You Accidentally Found Something Scary, Depressing, or Enraging on Your Spouse's Computer or Smartphone. Now What?

Relationship experts strongly advise against snooping. We all know it's a bad habit, but few among us can resist the urge completely. Hence the result of a Telegraph study indicating that 34% of women and 62% of men browse their partner's phone without permission. But, what happens if that 'harmless' glance unearths shocking revelations? Proceed with caution. The wrong response could spell the end of your relationship — or worse.

Read on for best next steps for dealing with this difficult situation.

Take Time to Process This Development

Resist the urge to confront your spouse the moment you see something you don't like. Instead, take a moment to process the situation and determine whether it's as awful as your knee-jerk reaction suggests. If, after a few hours, you come to the same conclusion, determine when, where, and how you'll approach your spouse. The more you plan, the easier the eventual confrontation will be.

Seek Clarification

Technology complicates human interaction. Two people can draw completely different interpretations from a simple phrase. A message you view as confirmation of cheating may, in fact, be an innocent interaction between coworkers. Instead of approaching your spouse with an accusation, ask for clarification. You may discover that the information you stumbled upon wasn't so bad after all. If, on the other hand, the discovery was just as bad as suspected, ask additional questions for further understanding.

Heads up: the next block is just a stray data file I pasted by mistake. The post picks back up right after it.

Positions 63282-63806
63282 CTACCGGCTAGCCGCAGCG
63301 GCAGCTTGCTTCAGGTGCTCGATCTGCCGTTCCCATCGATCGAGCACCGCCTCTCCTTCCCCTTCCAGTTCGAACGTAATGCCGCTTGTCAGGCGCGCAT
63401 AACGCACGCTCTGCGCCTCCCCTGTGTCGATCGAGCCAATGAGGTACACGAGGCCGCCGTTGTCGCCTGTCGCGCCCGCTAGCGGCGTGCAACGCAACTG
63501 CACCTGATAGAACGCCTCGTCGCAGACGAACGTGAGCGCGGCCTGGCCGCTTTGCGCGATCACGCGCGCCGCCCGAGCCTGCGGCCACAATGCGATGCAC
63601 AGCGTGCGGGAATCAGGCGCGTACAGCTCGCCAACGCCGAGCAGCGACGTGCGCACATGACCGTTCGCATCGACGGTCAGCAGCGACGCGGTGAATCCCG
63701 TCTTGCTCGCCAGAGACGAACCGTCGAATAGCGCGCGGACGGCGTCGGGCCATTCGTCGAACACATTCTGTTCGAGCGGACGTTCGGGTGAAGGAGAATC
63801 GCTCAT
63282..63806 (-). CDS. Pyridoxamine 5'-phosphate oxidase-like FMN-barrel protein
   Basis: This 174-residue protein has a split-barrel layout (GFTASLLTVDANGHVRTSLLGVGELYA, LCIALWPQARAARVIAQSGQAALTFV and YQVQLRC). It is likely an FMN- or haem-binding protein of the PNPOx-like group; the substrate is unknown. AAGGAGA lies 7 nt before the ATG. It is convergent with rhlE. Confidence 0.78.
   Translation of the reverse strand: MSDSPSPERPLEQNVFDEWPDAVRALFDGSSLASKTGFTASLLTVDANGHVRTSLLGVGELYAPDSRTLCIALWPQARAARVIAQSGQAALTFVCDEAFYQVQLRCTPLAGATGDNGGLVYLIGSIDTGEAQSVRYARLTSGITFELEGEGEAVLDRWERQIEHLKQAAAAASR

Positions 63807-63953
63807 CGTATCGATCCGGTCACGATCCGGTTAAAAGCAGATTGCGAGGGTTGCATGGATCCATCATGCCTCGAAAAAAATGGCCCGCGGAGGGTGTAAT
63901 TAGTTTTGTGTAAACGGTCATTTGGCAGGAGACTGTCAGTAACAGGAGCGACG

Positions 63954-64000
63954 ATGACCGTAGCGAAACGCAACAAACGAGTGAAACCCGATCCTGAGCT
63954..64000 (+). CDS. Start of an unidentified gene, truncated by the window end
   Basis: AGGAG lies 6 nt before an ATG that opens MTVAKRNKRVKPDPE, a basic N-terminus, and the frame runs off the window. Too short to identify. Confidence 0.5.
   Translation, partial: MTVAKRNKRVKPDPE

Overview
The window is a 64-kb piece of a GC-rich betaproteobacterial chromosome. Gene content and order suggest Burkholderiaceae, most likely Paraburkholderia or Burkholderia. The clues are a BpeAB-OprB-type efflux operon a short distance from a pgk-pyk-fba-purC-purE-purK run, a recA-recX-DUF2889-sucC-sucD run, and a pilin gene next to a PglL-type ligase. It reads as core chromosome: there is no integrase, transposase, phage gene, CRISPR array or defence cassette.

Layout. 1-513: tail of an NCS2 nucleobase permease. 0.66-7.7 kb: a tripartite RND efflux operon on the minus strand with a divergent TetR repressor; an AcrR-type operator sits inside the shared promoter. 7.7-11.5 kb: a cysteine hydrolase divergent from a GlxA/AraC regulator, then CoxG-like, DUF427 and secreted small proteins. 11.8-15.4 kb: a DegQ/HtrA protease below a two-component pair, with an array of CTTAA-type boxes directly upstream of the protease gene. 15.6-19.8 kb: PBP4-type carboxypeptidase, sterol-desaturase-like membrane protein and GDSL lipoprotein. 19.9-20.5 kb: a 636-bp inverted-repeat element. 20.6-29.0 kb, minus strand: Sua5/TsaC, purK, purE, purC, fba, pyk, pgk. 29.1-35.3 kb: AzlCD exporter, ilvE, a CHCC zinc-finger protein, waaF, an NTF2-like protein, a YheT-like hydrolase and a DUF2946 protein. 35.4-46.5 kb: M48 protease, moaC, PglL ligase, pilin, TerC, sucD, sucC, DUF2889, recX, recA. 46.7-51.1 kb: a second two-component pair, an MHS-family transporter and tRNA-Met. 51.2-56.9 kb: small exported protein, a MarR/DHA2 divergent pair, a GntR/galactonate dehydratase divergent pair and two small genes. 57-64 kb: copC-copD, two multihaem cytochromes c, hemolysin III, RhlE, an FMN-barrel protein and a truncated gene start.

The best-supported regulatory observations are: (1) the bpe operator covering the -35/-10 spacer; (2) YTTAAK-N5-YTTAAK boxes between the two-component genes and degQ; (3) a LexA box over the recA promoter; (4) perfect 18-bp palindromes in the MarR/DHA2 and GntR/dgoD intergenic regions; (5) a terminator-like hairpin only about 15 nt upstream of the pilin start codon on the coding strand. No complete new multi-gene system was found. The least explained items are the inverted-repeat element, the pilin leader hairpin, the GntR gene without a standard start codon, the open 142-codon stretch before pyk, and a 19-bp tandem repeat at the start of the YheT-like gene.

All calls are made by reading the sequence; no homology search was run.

Don't Use Your Discovery to Justify Your Behavior

No matter your spouse's transgressions, it was wrong of you to snoop. Acknowledge this early, and remind your spouse that two wrongs don't make a right. At this point, it really doesn't matter how you found out — you need to move forward with this information.

Determine What This Means For Your Marriage — And Next Steps

Equipped with this new knowledge, can you justify moving forward with your marriage? Snap judgments aren't necessary, but it's important to think through the matter. Journaling, meditation, or therapy may help. If your spouse agrees, sign up for marital counseling. Digital concerns play an increasingly prominent role in modern relationships. You need a Virginia attorney who understands the implications of mobile technology in your divorce.

Look to the experienced Virginia divorce and family law attorneys at DiPietro Law Group, PLLC for cutting-edge counsel and representation. Contact us today at (888) 530-4374.

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